The heaviest man in the world was a true horror show. Through a small plexiglass window, if you paid a dollar, you could gaze at a dreadful great blob of flesh, the world’s most obese man—at least I hope he was—sprawled on a giant metal bed, bingeing endlessly on carbonated drinks and potato chips. He was a Vietnam veteran whose misfortune, it was claimed—implausibly—was the result of heroin addiction. It was just one of many implausible claims at the Royal American Shows, beginning with the word “royal”: the outfit did not, as far as I know, have a warrant issued by any known monarch.
The death car by night
The Death Car (A Hundred Bullet Holes! Count ’Em All!) had been picked up, the franchise-holder claimed, in a Chicago scrapyard in the 1930s. No one wanted to buy it—so he told the crowds in every town—because there was no way they could rid it of the smell of death.
What the car smelled of mainly was engine oil and disinfectant, but this sacred relic of automobile culture was displayed behind a rope, and punters weren’t allowed close enough catch a whiff. The boss made sure of that.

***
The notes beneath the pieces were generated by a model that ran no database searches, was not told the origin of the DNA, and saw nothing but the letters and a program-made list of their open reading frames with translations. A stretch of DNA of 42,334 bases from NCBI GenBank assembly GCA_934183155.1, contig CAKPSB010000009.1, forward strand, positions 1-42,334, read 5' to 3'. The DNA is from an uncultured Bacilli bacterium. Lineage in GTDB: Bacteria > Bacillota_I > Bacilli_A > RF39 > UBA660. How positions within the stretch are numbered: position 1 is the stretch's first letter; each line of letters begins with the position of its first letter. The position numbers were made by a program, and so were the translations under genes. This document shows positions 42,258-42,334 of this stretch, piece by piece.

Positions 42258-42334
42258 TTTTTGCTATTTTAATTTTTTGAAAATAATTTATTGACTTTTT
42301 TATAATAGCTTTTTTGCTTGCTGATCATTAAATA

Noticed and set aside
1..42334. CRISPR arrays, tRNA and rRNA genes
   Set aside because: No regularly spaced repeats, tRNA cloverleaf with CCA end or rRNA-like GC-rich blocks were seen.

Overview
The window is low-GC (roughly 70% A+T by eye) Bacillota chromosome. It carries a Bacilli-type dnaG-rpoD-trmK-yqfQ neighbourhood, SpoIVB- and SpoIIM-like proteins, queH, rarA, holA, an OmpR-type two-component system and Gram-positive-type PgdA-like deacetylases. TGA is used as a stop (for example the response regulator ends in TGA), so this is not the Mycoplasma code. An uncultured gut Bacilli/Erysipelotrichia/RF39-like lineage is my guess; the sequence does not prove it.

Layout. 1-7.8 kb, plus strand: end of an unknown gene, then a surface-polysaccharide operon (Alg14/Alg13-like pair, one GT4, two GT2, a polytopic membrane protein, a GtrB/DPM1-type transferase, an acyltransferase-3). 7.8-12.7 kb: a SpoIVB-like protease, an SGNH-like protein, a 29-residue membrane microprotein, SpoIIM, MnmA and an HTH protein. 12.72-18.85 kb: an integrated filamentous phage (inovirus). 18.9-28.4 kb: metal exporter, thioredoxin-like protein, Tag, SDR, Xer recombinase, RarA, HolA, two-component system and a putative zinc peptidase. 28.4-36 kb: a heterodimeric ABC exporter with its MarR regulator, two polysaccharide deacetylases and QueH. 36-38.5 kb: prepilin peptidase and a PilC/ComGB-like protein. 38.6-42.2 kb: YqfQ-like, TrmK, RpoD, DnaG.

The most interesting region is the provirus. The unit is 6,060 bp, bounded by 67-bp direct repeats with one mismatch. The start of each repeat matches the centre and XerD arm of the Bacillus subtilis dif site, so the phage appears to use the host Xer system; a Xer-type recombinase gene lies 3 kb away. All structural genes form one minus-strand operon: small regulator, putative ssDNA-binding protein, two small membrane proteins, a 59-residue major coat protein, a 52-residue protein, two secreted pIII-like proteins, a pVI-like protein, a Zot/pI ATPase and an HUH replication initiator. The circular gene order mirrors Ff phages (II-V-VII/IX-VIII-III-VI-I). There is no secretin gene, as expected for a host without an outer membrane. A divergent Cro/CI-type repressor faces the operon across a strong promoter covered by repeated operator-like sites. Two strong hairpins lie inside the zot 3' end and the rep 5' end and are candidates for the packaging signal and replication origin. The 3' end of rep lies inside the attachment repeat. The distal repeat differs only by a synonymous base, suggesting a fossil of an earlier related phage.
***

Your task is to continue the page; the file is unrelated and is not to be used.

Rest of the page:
“Nobody touches the car,” he said unsmilingly to the guys on the door. “If they do, they die.”
“Or else ,” he added, unsmiling still, “you do.”
So the Terrible Smell of Death remained—as tantalizing and forbidden to the punters as the bodies of the strippers in the burlesk show. That’s how it was at the Royal American Shows: sex, death and cars right up close.
One evening, after the exhibit had shut for the night, a couple of thrill-seeking youngsters crept into the tent with the idea of making out in the death car. They were discovered, and made a break for it, fleeing the tent, zig-zagging through the fairground in the dark. Heeding the words of our boss, we gave chase. We chased them under the Big Wheel and the Rotor, past the Heaviest Man in the World, round the back of the burlesk show, and finally cornered them at the entrance to the tunnel of love. Where we shot them to death.